Configuring Emacs from Scratch — use-package

This is the third part of a series on “Configuring Emacs from Scratch”.
You can read the first part
here and the second part here.

In the last two parts, we customized some defaults of Emacs. We also installed two packages and customized their default behavior. In this part, we will organize our configuration and make it portable using use-package.

After the first two parts, our init.el looks like this:

What problems do you see in this configuration? There is one major and one minor problem (and there must be many which I have missed).

  1. This setup is not portable.
  2. The structure of code is too flat.

This setup is not portable

We cannot just take our init.el from one computer to other and then expect to have our Emacs setup portes. What do you think will happen when you copy your init.el to a new computer?

What is our code assuming?
Is our code telling Emacs to install spacemacs-theme and company? No!
We are assuming that the packages - spacemacs-theme and company will already be there on all computers.

When you open Emacs on a new computer, it will only have the default Emacs packages. So the load-theme call in our init.el will fail. Enabling company-mode will also fail since there is nothing called company-mode at this point. So all your configuration code related to spacemacs-theme and company will either fail or will be ineffective.
An example where it will not fail but will be ineffective is when you set spacemacs-theme-comment-bg to nil. This call will not fail. It will just create a variable. But it will be ineffective since there is no package which uses that variable.

So the conclusion is - There is no way to port this setup without manually installing all the packages.

The structure of the code is too flat

Currently, our configuration code is not grouped based on packages. You can always group it manually by keeping all configurations for a package together. But that can get hard to maintain. As you go on adding packages and customizing little things here and there, it is easy to spill configuration of a package all over init.el.

This might not even feel like a problem at this point in time. But as our setup evolves, this will be a big problem for managing the setup.

There are many different solutions for the above two problems. The natural way of solving the first problem will be to maintain a list of packages that we use and check if those are installed. If some package is not installed, install it. Something like this:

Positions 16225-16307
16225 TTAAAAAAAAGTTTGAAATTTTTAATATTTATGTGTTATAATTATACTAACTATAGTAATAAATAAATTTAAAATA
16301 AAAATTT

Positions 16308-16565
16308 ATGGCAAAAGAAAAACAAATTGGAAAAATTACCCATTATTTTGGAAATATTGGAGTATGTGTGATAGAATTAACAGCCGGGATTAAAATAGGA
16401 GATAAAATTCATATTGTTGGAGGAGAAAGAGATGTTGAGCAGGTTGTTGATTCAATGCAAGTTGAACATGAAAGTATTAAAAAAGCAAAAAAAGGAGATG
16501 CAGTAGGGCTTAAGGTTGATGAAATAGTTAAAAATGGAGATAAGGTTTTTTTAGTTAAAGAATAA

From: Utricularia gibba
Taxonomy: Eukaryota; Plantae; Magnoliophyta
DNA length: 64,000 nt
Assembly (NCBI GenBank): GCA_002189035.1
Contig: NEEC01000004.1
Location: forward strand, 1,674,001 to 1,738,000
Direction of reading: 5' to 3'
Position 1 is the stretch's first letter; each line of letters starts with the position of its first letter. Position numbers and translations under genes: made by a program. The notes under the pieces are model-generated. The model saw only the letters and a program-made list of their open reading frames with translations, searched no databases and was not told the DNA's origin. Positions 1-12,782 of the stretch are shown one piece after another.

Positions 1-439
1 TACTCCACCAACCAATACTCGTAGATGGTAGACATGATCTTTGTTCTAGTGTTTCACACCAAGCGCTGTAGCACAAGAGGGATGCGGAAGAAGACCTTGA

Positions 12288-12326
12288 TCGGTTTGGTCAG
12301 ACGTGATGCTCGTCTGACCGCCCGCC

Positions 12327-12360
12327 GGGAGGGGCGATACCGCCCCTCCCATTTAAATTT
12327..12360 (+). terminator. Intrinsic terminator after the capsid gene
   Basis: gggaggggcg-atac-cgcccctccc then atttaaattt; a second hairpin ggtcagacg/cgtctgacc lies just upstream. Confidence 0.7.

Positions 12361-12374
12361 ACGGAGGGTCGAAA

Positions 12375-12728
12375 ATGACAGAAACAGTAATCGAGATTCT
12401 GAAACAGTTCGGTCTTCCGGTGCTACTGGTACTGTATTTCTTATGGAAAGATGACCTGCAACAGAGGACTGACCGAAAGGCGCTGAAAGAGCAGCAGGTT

(defvar my-packages '(spacemacs-theme company))(dolist (p my-packages)
(when (not (package-installed-p p))
(package-install p)))

Note: In Elips any function ending with a -p is a predicate.

This solution works perfectly well.
But there is a very elegant solution for this (which happens to solve the second problem as well).
It is called use-package.


use-package is an Elisp macro written by John Wiegley. It simplifies and groups together configuration for packages. Install use-package by pressing:
(By now, you should know how to install a package.)

M-x package-install <RET> use-package <RET>

A common use-package declaration looks like this:

(use-package <package-name>
<code to be executed before loading the package>
<code to be executed after loading the package>
<key bindings for this package>)

Note: Any word, preceded with a : is called a keyword in Elisp. You can consider keywords as being similar to strings, but with a different purpose and presence.

Let’s see how would a use-package declaration look for company. Our current config for company is:

(global-company-mode t)(define-key company-active-map (kbd "C-n") 'company-select-next)
(define-key company-active-map (kbd "C-p") 'company-select-previous)
(setq company-idle-delay 0.0)

With use-package, it will look like this:

(use-package company
:bind (:map company-active-map
("C-n" . company-select-next)
("C-p" . company-select-previous))
(setq company-idle-delay 0.3)
(global-company-mode t))

Here we are saying-

  1. This is a use-package declaration for the package company.
  2. In company-active-map, bind C-n to company-select-next and C-p to company-select-previous.
    Notice the minimal syntax here vs the define-key call.